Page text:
InterMedia Entertainment has unveiled a new index that it purports to evaluate and rank the best celebrities for direct response advertising and marketing campaigns.
Brooke Shields and Mark Harmon top the list of the inaugural rankings, placing first and second respectively.
Celebrities are scored on recognition, trustworthiness, attractiveness, influence, and likeability among other criteria. The ranking, dubbed the “IME DR Star Index” is based on a representative survey of the national consumer base with respondents in all age, gender and income groups from all 50 states, InterMedia said.
The company said information gleaned from the research can be used to determine the most appropriate celebrities for any specific demographic. For instance, Harmon scored well overall based on trust, influence and likeability, but Alex Trebek and Heidi Klum ranked first and second respectively for people with incomes exceeding $100,000, due to the highly educated audiences that watch Jeopardy and the affluent viewers that are tuned into Klum as the host of Project Runway.
Among men, Gary Sinise (CSI NY) is ranked 25th overall, but is third among men aged 35-plus.
The quarterly rankings from the new index will appear in Electronic Retailer Magazine, and the company is providing free access to a quarterly report listing the Top 500 ranked celebrities. More detailed reports are reserved for the company’s own entertainment and advertising clients.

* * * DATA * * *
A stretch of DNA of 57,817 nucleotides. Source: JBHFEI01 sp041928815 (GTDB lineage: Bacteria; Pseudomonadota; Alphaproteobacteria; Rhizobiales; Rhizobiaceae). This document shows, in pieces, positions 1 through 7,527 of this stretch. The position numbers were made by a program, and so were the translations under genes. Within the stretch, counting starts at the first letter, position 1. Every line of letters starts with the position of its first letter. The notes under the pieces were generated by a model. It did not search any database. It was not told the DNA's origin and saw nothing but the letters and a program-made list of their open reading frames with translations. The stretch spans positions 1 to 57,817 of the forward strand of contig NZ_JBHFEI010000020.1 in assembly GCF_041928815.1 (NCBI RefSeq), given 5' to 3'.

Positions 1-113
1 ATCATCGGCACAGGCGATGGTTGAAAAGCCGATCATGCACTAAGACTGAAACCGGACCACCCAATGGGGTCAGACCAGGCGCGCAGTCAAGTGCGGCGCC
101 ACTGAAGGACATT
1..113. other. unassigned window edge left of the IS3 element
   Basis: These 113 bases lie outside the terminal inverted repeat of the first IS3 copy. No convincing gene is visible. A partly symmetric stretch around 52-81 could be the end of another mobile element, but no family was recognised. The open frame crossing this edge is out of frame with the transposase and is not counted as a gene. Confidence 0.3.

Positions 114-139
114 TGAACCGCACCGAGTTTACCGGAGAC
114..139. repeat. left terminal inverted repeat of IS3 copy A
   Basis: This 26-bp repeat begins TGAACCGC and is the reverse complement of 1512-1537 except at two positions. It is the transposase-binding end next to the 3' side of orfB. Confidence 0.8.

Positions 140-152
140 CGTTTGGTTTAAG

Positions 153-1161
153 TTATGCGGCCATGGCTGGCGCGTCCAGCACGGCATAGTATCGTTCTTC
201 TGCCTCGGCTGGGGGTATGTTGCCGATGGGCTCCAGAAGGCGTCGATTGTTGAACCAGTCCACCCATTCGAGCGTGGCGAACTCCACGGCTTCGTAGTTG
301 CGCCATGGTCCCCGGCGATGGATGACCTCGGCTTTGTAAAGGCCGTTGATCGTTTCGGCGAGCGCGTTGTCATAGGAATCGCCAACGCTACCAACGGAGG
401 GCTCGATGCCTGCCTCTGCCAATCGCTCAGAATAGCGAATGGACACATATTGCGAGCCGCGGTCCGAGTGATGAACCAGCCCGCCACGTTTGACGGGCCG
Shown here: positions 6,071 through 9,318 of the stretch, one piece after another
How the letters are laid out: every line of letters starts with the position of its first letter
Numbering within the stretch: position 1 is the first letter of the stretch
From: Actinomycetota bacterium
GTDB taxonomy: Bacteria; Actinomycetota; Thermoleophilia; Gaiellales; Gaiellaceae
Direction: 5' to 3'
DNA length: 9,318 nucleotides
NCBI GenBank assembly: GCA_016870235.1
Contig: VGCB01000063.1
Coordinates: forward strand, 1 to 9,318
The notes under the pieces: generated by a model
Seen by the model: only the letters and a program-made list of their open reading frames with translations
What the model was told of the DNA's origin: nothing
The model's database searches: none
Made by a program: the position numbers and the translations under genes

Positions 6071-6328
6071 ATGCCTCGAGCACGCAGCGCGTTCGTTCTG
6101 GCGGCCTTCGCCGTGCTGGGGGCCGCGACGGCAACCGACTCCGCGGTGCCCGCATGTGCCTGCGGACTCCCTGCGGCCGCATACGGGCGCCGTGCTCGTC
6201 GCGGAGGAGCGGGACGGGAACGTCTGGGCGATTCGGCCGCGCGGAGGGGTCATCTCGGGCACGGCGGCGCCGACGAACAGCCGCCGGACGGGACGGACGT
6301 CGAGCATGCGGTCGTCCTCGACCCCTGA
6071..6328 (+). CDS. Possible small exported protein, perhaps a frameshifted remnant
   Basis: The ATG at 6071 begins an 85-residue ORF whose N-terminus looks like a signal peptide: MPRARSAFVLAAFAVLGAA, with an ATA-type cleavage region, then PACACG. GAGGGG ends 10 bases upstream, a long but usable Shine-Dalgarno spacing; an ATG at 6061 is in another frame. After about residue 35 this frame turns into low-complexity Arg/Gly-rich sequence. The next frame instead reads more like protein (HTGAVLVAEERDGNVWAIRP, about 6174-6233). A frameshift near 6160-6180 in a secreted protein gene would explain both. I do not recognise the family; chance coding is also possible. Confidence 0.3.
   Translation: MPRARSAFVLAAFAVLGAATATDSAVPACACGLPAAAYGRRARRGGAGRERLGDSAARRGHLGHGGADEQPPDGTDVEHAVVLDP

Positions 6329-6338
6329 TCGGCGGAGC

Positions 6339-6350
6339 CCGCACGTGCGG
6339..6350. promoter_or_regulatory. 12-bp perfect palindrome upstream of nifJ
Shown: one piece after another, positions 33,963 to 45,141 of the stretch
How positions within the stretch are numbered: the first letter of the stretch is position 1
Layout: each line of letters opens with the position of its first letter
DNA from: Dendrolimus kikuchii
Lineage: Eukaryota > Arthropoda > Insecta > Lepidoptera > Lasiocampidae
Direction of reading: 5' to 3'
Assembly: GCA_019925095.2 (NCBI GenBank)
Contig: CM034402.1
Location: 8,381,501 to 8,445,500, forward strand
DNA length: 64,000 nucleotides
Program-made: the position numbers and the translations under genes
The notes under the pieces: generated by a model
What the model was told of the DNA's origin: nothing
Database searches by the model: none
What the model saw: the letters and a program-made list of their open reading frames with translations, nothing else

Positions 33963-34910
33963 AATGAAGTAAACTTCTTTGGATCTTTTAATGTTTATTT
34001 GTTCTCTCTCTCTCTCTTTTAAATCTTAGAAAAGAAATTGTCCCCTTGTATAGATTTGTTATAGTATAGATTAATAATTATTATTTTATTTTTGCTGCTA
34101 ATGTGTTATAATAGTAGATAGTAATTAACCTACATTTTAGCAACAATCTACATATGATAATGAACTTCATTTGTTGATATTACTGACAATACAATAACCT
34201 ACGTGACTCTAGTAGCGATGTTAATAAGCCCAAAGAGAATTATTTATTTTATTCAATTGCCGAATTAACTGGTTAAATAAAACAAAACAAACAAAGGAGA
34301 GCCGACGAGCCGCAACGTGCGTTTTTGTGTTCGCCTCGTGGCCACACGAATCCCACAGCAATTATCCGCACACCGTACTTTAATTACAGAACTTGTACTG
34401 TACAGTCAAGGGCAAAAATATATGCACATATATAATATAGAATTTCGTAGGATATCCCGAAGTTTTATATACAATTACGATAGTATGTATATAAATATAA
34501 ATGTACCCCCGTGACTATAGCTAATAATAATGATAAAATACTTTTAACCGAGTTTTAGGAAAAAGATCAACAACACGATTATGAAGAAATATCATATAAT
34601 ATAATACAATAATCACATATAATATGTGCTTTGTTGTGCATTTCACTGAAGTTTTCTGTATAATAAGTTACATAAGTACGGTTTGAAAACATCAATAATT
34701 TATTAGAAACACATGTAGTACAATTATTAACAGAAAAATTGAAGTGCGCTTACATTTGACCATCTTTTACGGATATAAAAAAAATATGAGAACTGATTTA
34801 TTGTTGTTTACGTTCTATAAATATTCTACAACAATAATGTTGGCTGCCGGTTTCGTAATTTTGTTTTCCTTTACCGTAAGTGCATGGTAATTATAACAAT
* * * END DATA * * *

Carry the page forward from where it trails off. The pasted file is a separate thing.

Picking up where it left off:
The inaugural top 10 overall after Shields and Harmon are Trebek, Vanna White, Patrick Stewart, Julia-Louis-Dreyfus, Jennifer Hudson, William Shatner, Henry Winkler and Courtney Cox.
Hulk Hogan ranked first in the Recognition category (with a recognition level of almost 98%), but only 71st in the overall rankings, due to lower scores on trustworthiness, attractiveness and ability to influence purchase behavior.
Justin Bieber scored high in the Recognition category (over 96%), but near the bottom of the Influence category. Similarly, Donald Trump and Mike Tyson scored high in Recognition (97.59% and 92.17%, respectively) and low in Trust and Influence.
“Clearly, simply being high profile and well known is not an adequate quality for an effective spokesperson,” the company said.